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I have two data.tables, X (3m rows by ~500 columns), and Y (100 rows by two columns).

set.seed(1)
X <- data.table( a=letters, b=letters, c=letters, g=sample(c(1:5,7),length(letters),replace=TRUE), key="g" )
Y <- data.table( z=runif(6), g=1:6, key="g" )

I want to do a left outer join on X, which I can do by Y[X] thanks to:

Why does X[Y] join of data.tables not allow a full outer join, or a left join?

But I want to add the new column to X without copying X (since it's huge).

Obviously, something like X <- Y[X] works, but unless data.table is far cleverer than I give it credit for (and I give it credit for quite a lot of deviousness!), I believe this copies the whole of X.

X[ , z:= Y[X,z]$z ] works, but is kludgy and doesn't scale well to more than one column.

How do I store the results of a merge back into the retained data.table in an efficient (both in terms of copies and in terms of programmer time) way?

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    you don't need to do Y[X,z] (and will possibly run into problems doing that if you forget about by-without-by), just X[, z := Y[X]$z] works and seems to be faster for this example; although ultimately X = Y[X] is by far the fastest of the different expressions I've tried so far
    – eddi
    Commented Oct 23, 2013 at 22:19
  • Interesting. I had the ,z in there because I thought that would give DT info about what variables it needed to retain since it optimizes on that. But your (deleted) point is worth copying here: "watch out for hidden by-without-by when doing smth like Y[X,z]." Even if it's fast, if X = Y[X] creates a copy I'm potentially in trouble.... Commented Oct 23, 2013 at 22:29
  • I see, so your concern is more about memory usage and less speed; in that case I think what you suggested, in the form that you suggested, by-without-by's notwithstanding (ok here I think - I always get confused about it), is probably the way to go
    – eddi
    Commented Oct 23, 2013 at 22:34
  • Do I have to worry about by if I do Y[X,list(z)] instead? Commented Oct 23, 2013 at 22:40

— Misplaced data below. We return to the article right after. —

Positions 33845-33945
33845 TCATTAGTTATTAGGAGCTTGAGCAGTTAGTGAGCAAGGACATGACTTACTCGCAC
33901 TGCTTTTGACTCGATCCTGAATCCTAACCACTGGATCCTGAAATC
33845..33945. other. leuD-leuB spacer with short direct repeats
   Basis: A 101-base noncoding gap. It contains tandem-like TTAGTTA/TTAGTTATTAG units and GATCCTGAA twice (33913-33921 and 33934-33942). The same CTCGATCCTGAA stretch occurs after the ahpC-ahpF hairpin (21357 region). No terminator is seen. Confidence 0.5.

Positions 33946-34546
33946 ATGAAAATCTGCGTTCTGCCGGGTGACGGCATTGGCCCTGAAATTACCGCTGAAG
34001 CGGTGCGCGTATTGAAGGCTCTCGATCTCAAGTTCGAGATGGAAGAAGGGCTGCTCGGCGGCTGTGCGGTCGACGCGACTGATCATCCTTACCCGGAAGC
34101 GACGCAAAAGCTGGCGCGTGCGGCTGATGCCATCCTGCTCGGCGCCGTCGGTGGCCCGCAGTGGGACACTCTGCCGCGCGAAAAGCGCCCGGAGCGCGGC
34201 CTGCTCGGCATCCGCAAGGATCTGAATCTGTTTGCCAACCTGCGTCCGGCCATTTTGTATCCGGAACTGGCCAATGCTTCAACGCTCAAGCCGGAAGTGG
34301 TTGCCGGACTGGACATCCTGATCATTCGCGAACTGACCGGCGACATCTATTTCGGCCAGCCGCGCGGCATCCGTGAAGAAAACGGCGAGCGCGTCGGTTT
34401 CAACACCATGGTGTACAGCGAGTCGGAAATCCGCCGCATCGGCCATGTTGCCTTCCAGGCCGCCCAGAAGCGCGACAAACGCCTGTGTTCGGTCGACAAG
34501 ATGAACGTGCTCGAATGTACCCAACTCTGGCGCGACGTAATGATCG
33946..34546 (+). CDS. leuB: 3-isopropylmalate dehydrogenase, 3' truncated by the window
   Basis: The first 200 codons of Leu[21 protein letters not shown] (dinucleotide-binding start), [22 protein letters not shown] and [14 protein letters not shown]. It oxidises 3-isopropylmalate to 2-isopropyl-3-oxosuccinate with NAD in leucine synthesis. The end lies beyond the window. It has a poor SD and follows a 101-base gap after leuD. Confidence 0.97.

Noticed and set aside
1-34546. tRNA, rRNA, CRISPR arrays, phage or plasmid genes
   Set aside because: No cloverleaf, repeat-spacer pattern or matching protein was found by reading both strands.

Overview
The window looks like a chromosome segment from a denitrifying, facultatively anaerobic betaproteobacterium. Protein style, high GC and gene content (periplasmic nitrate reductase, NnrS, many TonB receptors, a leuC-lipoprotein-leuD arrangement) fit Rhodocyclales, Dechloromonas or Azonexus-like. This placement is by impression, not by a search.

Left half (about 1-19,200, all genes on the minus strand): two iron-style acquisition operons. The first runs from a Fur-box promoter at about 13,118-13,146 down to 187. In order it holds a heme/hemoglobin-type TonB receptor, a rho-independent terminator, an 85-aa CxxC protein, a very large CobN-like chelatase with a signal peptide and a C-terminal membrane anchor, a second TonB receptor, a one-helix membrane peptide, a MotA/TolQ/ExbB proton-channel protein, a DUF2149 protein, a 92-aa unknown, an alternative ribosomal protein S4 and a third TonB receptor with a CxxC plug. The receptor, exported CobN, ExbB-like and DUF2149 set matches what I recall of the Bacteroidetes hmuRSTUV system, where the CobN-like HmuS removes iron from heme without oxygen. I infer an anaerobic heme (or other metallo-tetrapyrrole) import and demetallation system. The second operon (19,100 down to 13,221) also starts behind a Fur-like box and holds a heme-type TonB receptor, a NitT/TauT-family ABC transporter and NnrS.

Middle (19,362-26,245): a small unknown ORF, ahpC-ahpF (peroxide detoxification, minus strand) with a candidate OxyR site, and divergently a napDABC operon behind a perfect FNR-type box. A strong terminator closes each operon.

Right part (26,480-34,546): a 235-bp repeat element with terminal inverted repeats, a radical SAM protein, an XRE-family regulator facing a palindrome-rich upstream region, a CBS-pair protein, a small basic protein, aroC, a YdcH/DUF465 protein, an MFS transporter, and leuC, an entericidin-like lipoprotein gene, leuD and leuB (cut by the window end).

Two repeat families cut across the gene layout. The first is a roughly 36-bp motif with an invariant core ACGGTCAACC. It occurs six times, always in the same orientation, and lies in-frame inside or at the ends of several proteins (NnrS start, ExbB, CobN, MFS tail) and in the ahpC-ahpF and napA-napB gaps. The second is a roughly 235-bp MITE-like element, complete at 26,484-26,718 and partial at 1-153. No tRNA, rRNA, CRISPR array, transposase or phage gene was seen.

• 3
    Related and also answered by eddi albeit without anyone finding the documentation: stackoverflow.com/questions/16843728/…
    – Frank
    Commented Oct 26, 2013 at 9:01

2 Answers 2

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+50

This is easy to do:

X[Y, z := i.z]

It works because the only difference between Y[X] and X[Y] here, is when some elements are not in Y, in which case presumably you'd want z to be NA, which the above assignment will exactly do.

It would also work just as well for many variables:

X[Y, `:=`(z1 = i.z1, z2 = i.z2, ...)]

Since you require the operation Y[X], you can add the argument nomatch=0 (as @mnel points out) so as to not get NAs for those where X doesn't contain the key values from Y. That is:

X[Y, z := i.z, nomatch=0]

From the NEWS for data.table

    **********************************************
    **                                          **
    **   CHANGES IN DATA.TABLE VERSION 1.7.10   **
    **                                          **
    **********************************************

NEW FEATURES

o   The prefix i. can now be used in j to refer to join inherited
    columns of i that are otherwise masked by columns in x with
    the same name.
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    Many thanks. That works (even with my edited example data), but I don't understand why. Is there a name for the i. notation? I don't see it anywhere in ?[.data.table.... Commented Oct 23, 2013 at 22:59
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    I think the i. usage is poorly documented and I forget where it is right now - but it's simply used to refer to columns of the i-expression data.table
    – eddi
    Commented Oct 23, 2013 at 23:00
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    I get it. Still a little confused as to why X[Y] (right outer join) produces such different results from X[Y, z:= i.z] (left outer join with assignment). Commented Oct 23, 2013 at 23:02
  • they both produce the same result as far as the join goes, and in the second case, the resulting z from Y is assigned to a new column in X (which automatically produces NA's for cases where there was no match)
    – eddi
    Commented Oct 23, 2013 at 23:04
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    @AriB.Friedman -- it is in the NEWS for version 1.7.10 (I've added a link). For the differences, it comes down to the fact you can't add rows by reference (yet), so X[Y, z:=i.z] will be the equivalent of setting z=i.z X[Y, z:=i.z, nomatch=0]`
    – mnel
    Commented Oct 23, 2013 at 23:08
10

As an addition to the answer above, you can also do (v1.9.6+):

require(data.table) # v1.9.6+
X[Y, (colNames) := mget(paste0("i.", colNames))]

where colNames is a character vector listing the columns you want from Y. This lets you efficiently select columns to add (define colNames from a subset of names(Y)) in the case you are adding many columns.

Also, you can combine it with the new on= argument (from v1.9.6+) as:

# ad-hoc joins using 'on=' instead of setting keys
require(data.table) # v1.9.6+
X[Y, (colNames) := mget(paste0("i.", colNames)), on = "g"]

Credit to akrun for the (colNames) := mget(colNames) strategy here: Update rows of data frame in R.

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